What are NFTs and why are some being sold for millions?
NFTs, also known as non-fungible tokens, is a digital token that is one of its kind. It’s a digital asset and holds no tangible form, but can exist as digital artwork, meme, music, video, and more. They are compared to the likes of collectibles.
Just in mid-March, Mike Winkelmann — the digital artist known as Beeple — sold his NFT artwork “Everydays: The First 5000 Days” for an eye popping $69 million. It was later discovered that the art buyer was Singapore’s Vignesh Sundaresan, who is also known as MetaKovan in the virtual world.
We’ve asked a diverse set of thought leaders in our Oasis community to give their own personal take on the exploding interest in NFTs across Asia.
The pandemic and accelerated pace of financial innovation are two important catalysts for companies all over the world to explore alternative means to raise capital quickly and cheaply, and to overcome capital market inefficiencies such as high investment thresholds, low access to deals, and friction from liquidating illiquid investments easily.
With the latest tokenization technology, almost any asset can be fractionalized, from property to fine art. A few pioneering players in this space have been operating in Hong Kong to promote the use of tokenization to reshape the investment landscape, particularly for property.
While there have been concerns on investors’ exposure to risk in regard to digital assets from crypto-currencies to security tokens, it is necessary to clarify that it is not the technologies themselves that pose this risk, rather the trading platforms that need to adhere to a robust regulatory framework, one that ensures investors and asset owners receive financial protections they have come to expect from traditional financial markets.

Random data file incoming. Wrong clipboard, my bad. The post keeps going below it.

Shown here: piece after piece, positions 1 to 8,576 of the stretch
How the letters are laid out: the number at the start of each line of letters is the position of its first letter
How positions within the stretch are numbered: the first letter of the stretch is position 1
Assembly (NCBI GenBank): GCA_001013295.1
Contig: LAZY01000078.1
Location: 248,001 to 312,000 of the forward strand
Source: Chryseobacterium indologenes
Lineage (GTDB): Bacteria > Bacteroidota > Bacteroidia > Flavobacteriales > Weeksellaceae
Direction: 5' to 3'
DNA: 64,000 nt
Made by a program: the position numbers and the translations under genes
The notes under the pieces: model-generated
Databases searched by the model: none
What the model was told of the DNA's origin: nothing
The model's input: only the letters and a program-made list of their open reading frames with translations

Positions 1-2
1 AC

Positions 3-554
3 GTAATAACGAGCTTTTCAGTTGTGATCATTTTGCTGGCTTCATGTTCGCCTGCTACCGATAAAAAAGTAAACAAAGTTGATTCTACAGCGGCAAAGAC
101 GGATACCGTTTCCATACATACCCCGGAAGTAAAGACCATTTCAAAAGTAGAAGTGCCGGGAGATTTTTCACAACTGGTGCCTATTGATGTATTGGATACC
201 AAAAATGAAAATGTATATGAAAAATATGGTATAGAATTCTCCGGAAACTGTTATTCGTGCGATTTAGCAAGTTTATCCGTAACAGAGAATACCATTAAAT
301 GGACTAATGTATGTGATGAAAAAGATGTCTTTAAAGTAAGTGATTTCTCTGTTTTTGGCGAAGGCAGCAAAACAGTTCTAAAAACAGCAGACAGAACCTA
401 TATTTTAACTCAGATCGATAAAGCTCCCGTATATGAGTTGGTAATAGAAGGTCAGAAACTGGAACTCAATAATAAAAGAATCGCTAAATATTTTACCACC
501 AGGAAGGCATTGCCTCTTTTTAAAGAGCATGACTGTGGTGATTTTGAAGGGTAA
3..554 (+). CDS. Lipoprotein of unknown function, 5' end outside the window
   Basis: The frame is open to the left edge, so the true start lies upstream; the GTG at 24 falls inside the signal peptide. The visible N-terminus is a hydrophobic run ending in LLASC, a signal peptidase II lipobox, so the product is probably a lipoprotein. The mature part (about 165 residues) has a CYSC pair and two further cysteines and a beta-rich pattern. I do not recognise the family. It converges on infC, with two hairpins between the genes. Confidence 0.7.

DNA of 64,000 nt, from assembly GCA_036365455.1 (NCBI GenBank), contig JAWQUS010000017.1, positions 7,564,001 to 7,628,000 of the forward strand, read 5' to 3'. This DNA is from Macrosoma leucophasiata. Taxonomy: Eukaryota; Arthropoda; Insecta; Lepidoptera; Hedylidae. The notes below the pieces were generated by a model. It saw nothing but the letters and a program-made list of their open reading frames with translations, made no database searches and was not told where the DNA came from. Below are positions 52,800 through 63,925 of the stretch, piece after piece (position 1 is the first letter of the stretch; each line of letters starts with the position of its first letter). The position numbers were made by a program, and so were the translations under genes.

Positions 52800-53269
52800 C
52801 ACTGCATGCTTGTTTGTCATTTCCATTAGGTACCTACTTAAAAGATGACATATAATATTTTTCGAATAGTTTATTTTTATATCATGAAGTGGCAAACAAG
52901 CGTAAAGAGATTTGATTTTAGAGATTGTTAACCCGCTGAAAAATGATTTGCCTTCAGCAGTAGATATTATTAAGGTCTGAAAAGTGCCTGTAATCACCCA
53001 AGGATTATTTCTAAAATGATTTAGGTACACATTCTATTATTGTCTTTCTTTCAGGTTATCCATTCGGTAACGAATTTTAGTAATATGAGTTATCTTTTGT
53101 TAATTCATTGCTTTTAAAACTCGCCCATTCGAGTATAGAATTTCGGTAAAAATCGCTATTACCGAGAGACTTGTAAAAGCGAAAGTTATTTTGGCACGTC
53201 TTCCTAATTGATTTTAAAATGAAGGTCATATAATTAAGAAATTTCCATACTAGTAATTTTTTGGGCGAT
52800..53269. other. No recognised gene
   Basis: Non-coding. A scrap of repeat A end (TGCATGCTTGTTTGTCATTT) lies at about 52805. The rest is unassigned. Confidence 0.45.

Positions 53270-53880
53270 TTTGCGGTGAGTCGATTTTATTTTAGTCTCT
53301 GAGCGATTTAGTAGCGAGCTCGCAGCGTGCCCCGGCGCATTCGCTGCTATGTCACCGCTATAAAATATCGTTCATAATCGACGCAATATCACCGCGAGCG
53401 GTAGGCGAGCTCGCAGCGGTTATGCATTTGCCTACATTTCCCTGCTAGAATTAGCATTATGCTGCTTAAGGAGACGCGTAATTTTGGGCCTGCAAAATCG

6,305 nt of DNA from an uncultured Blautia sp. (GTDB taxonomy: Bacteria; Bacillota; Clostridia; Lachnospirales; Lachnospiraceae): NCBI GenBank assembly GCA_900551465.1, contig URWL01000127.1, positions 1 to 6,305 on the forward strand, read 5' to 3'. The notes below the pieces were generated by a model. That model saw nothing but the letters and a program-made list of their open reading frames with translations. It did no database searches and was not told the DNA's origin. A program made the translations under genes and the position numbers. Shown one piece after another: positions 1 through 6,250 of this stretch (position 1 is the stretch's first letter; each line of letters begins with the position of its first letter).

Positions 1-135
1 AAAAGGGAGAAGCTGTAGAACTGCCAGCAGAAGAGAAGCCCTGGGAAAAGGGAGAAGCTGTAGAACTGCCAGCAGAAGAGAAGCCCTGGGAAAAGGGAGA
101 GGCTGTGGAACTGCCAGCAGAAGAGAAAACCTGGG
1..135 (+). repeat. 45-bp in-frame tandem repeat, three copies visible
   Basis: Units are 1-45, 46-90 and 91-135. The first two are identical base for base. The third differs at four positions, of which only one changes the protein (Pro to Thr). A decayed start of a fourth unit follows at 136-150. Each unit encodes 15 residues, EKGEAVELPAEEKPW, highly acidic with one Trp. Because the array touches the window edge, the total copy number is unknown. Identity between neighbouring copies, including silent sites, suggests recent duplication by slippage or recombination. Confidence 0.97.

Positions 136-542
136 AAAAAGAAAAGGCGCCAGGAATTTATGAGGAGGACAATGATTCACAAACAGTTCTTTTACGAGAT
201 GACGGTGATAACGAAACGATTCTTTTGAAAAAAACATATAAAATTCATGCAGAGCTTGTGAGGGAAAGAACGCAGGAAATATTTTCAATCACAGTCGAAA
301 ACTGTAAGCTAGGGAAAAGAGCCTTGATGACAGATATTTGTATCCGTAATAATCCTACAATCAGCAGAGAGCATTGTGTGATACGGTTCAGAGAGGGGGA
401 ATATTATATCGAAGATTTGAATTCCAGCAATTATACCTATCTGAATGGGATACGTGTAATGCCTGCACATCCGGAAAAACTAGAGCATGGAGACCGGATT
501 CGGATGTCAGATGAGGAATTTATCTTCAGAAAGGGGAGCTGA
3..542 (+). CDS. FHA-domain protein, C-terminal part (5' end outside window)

Hong Kong is a leader in terms of digital assets regulation and many private sector players are currently looking for further guidance resulting from the consultation paper initiated by the Hong Kong Financial Services. Investor protection is certainly a top priority for the regulator. But a new regulatory framework will also provide more clarity and set a benchmark for the world to follow in many other ways we have yet to see.
The rise of NFTs shows we live in an age that considers the digital world to be ‘just as real’. To trust a bank with their deposits, people used to need to walk into a physical branch to see that the bank exists in brick and mortar. Today, the most important branch is your phone. The same evolution happened with wealth – more investors are now adopting online investing tools that often provide wider choice. Digital is real, and digital is better.
Since its inception in 2017, the NFT landscape has garnered a lot of interest and has come a long way. However what we have seen in the non-fungible digital item space is still extremely nascent and the real impact of NFTs will only be felt over years to come. Still, even now people and projects have spent a lot of time and effort to build enough infrastructure that has led to the current frenzy.
The NFT space is still in its early days. Currently, whatever is happening is primarily driven by speculators rather than artists. The concept has proven itself, the next phase is to make it prosper. There is a lot of effort going on in this space. As we see more mainstream artists, enterprises, and even stock exchanges are experimenting with NFTs.
Undoubtedly, the space will take its time to mature and that is when we can actually see artists use these concepts to create micro-economies for themselves and more such real-world applications of NFTs.